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Trump’s Pro-Police Brutality Speech Slammed Featured

President Donald Trump delivers remarks to a gathering of federal, state and local law enforcement officials in Brentwood, New York, July 28, 2017. President Donald Trump delivers remarks to a gathering of federal, state and local law enforcement officials in Brentwood, New York, July 28, 2017. REUTERS

President Donald Trump told police officers on Friday not to be “too nice” while transporting suspects — a statement supportive of police brutality, according to various law enforcement officials around the country.

Some officers are already pros in Trump’s suggested tactics, such as the Baltimore cops who transported Freddie Gray during his 2015 arrest, which resulted in his death. But, New Orleans’ Chief of Police Michael Harrison said the president’s statements stand in “stark contrast” with the ethics of his police department.

Trump addressed officers at an event in Brentwood, N.Y., located in Suffolk County, regarding La Mara Salvatrucha, or MS-13. The gang has been accused of several murders on Long Island. Trump suggested cops use aggressive tactics during arrests like not protecting the heads of handcuffed suspects being put in the back of a car.

“Please don’t be too nice,” Trump exclaimed. “Like when you guys put somebody in the car and you’re protecting their head, you know, the way you put their hand over?” the president continued. “Like, don’t hit their head and they’ve just killed somebody. Don’t hit their head? I said, ‘You can take the hand away, okay?’”

The officers responded with cheers and applause.

Trump also glorified the forceful tactics of immigration officers. For the past few years, Suffolk County Police Department (SCPD), one of the largest and highest paid police departments in the country, has been monitored by the Department of Justice. A federal investigation exposed a pattern of anti-immigrant violence.

But, to avert further spotlight on its policing practices, on Friday afternoon the department said in response to Trump’s statements that they do not tolerate the “roughing up of prisoners.”

The New York Police Commissioner James O’Neill also issued a statement against Trump’s call for violence.

To “suggest that police officers apply any standard in the use of force other than what is reasonable and necessary is irresponsible, unprofessional and sends the wrong message to law enforcement as well as the public,” O’Neill said.

On social media, law enforcement leaders around the country have also been speaking out against Trump’s suggestion for violent tactics.

Chief of the New Orleans Police Department (NOPD) Michael Harrison tweeted a statement Saturday:

“The president’s comments stand in stark contrast to our department’s commitment to constitutional policing and community engagement,” Harrison said.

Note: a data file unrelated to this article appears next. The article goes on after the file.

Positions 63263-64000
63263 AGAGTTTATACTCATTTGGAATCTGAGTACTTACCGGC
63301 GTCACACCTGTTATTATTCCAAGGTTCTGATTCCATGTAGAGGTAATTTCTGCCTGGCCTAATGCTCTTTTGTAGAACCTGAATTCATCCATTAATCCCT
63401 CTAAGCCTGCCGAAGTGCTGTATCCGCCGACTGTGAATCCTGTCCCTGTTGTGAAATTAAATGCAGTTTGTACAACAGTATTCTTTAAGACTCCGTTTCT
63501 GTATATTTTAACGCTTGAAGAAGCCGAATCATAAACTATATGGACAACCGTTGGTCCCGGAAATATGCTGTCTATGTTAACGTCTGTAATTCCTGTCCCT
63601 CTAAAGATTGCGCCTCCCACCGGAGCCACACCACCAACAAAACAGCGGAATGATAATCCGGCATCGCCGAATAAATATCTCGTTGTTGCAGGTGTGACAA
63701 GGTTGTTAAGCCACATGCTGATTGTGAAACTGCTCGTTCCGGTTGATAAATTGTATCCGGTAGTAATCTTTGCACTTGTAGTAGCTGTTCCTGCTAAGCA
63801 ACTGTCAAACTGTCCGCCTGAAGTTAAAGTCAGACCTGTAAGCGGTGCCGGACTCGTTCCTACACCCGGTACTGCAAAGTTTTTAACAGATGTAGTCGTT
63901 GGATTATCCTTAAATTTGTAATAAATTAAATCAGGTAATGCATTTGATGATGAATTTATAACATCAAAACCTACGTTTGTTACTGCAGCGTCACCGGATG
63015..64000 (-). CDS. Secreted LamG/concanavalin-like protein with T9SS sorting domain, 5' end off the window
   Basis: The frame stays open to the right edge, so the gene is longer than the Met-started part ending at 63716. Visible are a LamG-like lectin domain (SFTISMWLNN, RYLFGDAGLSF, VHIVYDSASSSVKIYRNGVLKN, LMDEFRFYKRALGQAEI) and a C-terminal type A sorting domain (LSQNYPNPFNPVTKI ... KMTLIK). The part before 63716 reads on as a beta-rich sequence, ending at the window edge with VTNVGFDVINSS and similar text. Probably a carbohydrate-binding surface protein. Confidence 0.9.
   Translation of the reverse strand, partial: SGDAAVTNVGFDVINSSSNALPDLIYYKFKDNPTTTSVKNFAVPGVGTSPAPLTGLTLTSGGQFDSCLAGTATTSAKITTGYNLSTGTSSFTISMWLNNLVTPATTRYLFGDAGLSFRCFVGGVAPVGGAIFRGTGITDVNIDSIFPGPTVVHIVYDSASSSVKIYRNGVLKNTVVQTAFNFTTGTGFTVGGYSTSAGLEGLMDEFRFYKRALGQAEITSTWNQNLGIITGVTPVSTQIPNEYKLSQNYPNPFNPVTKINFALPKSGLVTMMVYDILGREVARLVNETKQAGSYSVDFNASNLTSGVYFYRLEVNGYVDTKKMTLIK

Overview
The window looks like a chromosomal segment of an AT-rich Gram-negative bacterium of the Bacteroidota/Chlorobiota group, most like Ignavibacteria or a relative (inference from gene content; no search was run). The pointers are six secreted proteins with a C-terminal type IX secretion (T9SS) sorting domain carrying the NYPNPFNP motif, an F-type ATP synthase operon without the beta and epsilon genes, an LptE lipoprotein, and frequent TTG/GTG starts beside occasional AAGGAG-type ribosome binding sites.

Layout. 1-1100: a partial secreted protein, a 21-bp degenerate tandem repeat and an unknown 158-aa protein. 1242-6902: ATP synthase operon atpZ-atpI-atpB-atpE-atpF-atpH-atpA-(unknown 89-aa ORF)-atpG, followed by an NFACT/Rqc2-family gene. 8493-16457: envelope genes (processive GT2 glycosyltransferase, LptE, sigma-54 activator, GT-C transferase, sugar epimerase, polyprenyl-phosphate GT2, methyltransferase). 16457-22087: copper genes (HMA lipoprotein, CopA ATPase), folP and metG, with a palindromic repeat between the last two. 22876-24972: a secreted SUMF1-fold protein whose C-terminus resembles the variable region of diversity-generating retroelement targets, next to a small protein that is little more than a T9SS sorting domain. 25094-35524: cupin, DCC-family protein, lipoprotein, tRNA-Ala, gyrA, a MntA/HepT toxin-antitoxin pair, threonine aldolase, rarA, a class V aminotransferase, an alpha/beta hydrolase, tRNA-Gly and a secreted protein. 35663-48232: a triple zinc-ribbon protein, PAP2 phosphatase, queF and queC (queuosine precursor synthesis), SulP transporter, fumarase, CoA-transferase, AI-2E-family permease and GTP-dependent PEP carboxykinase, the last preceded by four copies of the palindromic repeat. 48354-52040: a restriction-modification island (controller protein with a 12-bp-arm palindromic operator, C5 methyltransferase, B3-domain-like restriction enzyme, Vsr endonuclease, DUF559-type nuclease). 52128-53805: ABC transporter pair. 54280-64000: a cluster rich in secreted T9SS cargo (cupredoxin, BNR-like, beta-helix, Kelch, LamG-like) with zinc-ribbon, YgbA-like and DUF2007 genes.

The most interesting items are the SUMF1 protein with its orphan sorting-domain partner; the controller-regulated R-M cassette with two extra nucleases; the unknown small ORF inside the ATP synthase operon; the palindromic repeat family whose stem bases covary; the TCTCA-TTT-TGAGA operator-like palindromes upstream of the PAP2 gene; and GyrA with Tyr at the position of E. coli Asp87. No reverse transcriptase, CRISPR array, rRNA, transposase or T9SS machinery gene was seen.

#NOPD Chief Michael Harrison statement issued 7/29 re: recent comments by President Trump on police work.

6:32 AM - Jul 30, 2017

“The NOPD is a national leader in police reform, and our policies - which are founded on national best practices and community input - recognize that every interaction our officers have with the public is an opportunity to keep our officers and citizens safe, and to build community trust with law enforcements,” Harrison said. “Rather than a focus on scapegoating certain ethnic groups, we need the federal government’s support and partnership to invest in community policing and take on violent criminals - regardless of race or ethnicity.

Improving public safety and reducing crime requires restoring trust with the community’, Harrison continued. “The President’s comments stand in stark contrast to our department’s commitment to constitutional policing and community engagement.

“Any unreasonable or unnecessary application of force against any citizen erodes trust at a time when we need support from our local communities the most. This is not a binary choice of either protecting the public or protecting a person’s rights. We can and we must protect both, and NOPD will continue to lead the way in adopting policing reforms that do just that.”

The @POTUS made remarks today that endorsed and condoned police brutality.

GPD rejects these remarks and continues to serve with respect.

The NOPD has been working with the Department of Justice on policing reforms.

Ben Tobias, a police officer and Gainesville police spokesman, directly addressed Trump’s statements:

I'm a cop.

I do not agree with or condone @POTUS remarks today on police brutality.

Those that applauded and cheered should be ashamed.

The Gainesville Police Department also issued an official tweet:

“It is our sworn duty to protect people from unjustified violence and harm, no matter who disagrees,” the Burlington, Vt., Police Department tweeted on Saturday.

According to The Counted, a tracker by The Guardian, in 2015, young Black men in the U.S. were killed by police officers at a rate five times higher than white men of the same age — a total of 1,134 deaths.

That is the same year Freddie Gray died in Baltimore after he was arrested and put in the back of a police van.

In response to Trump’s statement, Baltimore County Executive Kevin Kamenetz tweeted:


Are you kidding me? This is disgusting. …


However, The Baltimore Police Department did not issue an immediate response.

"That these men were HONORED is akin to a modern day lynching party."


U.S. House of Representatives Rep. Maxine Waters (D-Calif.) tweeted on Saturday evening:


Freddie Gray's family probably wants to know if officers will protect Trump's head when he is thrown into the back of a paddy wagon.

7:21 PM - Jul 29, 2017 · Los Angeles, CA

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